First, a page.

On The Future by Martin Rees

Last night, I finished reading Martin Rees‘ book On The Future: Prospects for Humanity. Before I get into a rundown of the book, some background is needed here.

This book’s title caught my eye because of a recent interest, for personal storytelling purposes, in learning more about the science behind future humans, or the future of human evolution.

If you’ve been here a little while, you know that the fiction of James S.A. Corey is a huge influence on my view of scifi writing and what it could/should be. One of the areas that I think they excel in is the indirect study of humanity’s future evolution into, more or less, four different strains due to space travel and the settlement of planetary and space station based colonies.

During my graduate studies at the University of Missouri, St Louis (UMSL), I encountered the area of literary criticism known as Literary Darwinism and one of its chief advocates, Joseph Carroll. A quick oversimplified description of the field is it uses evolutionary psychology and evolutionary biology, with a focus on gene-culture co-evolution, to study the motivations behind character actions in literature.

Rees’ book carried praise quotes from Edward O. Wilson, an evolutionary biologist, and Steven Pinker, an evolutionary psychologist. In the field of Literary Darwinism, these are probably the single two most referenced authorities after Dr Carroll. And that is how the book ended up in my hands.

Rees offers some interesting insights into what he believes the future might hold for humanity. While not as pessimistic on artificial intelligence and alien contact as his University of Cambridge colleague, Stephen Hawking, Rees remains cautiously optimistic in his approach.

Unfortunately, Rees’ look into future human evolution gets somewhat lost between an almost obsessive view of posthumans in the forms of technology-enhanced human cyborgs and computer-based human uploads and a concern for human-driven climate change that overrides most of the books other discussions.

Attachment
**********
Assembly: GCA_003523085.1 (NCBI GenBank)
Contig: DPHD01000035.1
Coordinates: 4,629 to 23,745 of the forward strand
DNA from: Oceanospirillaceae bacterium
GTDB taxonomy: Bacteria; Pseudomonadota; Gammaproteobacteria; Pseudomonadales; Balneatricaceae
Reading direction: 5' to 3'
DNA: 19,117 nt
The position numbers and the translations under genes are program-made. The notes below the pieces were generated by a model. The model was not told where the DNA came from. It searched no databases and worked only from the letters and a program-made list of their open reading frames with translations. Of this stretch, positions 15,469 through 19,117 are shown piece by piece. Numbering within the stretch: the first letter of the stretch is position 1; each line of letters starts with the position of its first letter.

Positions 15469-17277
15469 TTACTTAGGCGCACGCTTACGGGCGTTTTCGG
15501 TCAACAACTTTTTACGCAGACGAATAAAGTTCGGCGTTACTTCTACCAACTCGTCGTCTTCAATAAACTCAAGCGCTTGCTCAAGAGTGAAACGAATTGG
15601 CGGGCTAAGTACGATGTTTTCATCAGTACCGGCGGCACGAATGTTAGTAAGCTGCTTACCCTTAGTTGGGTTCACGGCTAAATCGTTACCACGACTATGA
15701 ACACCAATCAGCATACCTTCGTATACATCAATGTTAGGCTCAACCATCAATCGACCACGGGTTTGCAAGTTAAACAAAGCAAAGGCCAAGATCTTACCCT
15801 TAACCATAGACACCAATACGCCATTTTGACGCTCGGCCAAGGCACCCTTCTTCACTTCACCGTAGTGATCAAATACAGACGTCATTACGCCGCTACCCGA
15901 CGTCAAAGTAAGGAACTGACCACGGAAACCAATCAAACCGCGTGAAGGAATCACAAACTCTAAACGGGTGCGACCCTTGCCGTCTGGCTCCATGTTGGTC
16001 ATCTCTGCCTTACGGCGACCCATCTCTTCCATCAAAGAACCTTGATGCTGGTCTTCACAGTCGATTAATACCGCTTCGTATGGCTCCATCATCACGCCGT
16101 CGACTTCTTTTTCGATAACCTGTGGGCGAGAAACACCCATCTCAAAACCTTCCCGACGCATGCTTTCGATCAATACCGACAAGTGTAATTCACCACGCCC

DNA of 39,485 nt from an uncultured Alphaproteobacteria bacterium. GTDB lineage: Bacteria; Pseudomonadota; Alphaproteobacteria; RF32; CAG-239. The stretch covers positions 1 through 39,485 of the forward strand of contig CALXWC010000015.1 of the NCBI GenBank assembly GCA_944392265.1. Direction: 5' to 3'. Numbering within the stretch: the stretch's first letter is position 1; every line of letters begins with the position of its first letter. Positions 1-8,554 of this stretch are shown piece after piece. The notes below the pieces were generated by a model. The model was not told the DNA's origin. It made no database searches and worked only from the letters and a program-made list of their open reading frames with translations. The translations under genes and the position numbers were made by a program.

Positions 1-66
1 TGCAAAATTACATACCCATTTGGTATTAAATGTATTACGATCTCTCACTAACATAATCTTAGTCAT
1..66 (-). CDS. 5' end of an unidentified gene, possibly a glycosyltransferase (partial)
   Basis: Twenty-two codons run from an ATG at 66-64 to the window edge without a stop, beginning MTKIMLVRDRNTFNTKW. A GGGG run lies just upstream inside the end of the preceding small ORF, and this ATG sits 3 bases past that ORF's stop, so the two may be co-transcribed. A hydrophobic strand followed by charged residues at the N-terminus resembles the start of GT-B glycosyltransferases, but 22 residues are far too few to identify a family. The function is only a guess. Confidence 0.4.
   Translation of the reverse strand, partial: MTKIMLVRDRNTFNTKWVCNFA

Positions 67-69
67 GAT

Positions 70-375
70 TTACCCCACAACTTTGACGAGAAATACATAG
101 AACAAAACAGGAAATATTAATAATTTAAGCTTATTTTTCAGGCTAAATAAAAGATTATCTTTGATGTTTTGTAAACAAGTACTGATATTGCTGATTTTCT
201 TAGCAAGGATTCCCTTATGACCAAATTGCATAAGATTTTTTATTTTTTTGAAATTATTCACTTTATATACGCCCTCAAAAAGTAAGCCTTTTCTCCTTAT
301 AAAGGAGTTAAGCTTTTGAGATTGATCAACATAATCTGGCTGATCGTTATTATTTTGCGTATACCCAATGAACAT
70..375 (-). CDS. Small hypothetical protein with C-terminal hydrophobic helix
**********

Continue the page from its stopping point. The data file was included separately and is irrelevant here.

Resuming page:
While Rees’ book didn’t meet my own storytelling goals, I think there’s still a lot to digest for others. Cyberpunk and Post Cyberpunk readers and writers will definitely find a lot of background to populate future stories. Writers with AI characters will also find some scientific source material here. For the Literary Darwinism academics, this definitely belongs on the bookshelf for future reference.

Star Wars and Storytelling

My love affair with storytelling began when I was five years old. A little movie entitled Star Wars arrived in the theaters. After seeing the movie, Star Wars became the center of all my playtime activities, most of which were different forms of storytelling.

Fast forward a few years ago, the newest Star Wars movie trilogy began with the return of old characters and the introduction of new characters. Adult me was just as excited about the prospects of this coming addition to the Star Wars mythos.

As most readers are aware, this past weekend saw the Star Wars Celebration in Chicago. During this event, the powers that be behind the Star Wars movies decided to release the official name and teaser trailer for the latest Star Wars movie and the conclusion of the Skywalker family saga.

I know, I for one, had the same sense of excitement seeing the release of this trailer as I did when the trailer for Star Wars:The Force Awakens released a few years ago. If you haven’t seen the teaser yet, I’ve included the link below. If you have, one more view won’t hurt you.

Black Holes from SciFi to SciFact

This is the black hole picture image released this morning by the National Science Foundation and the Event Horizon Telescope. This is the supermassive black hole at the center of the Messier 87 galaxy.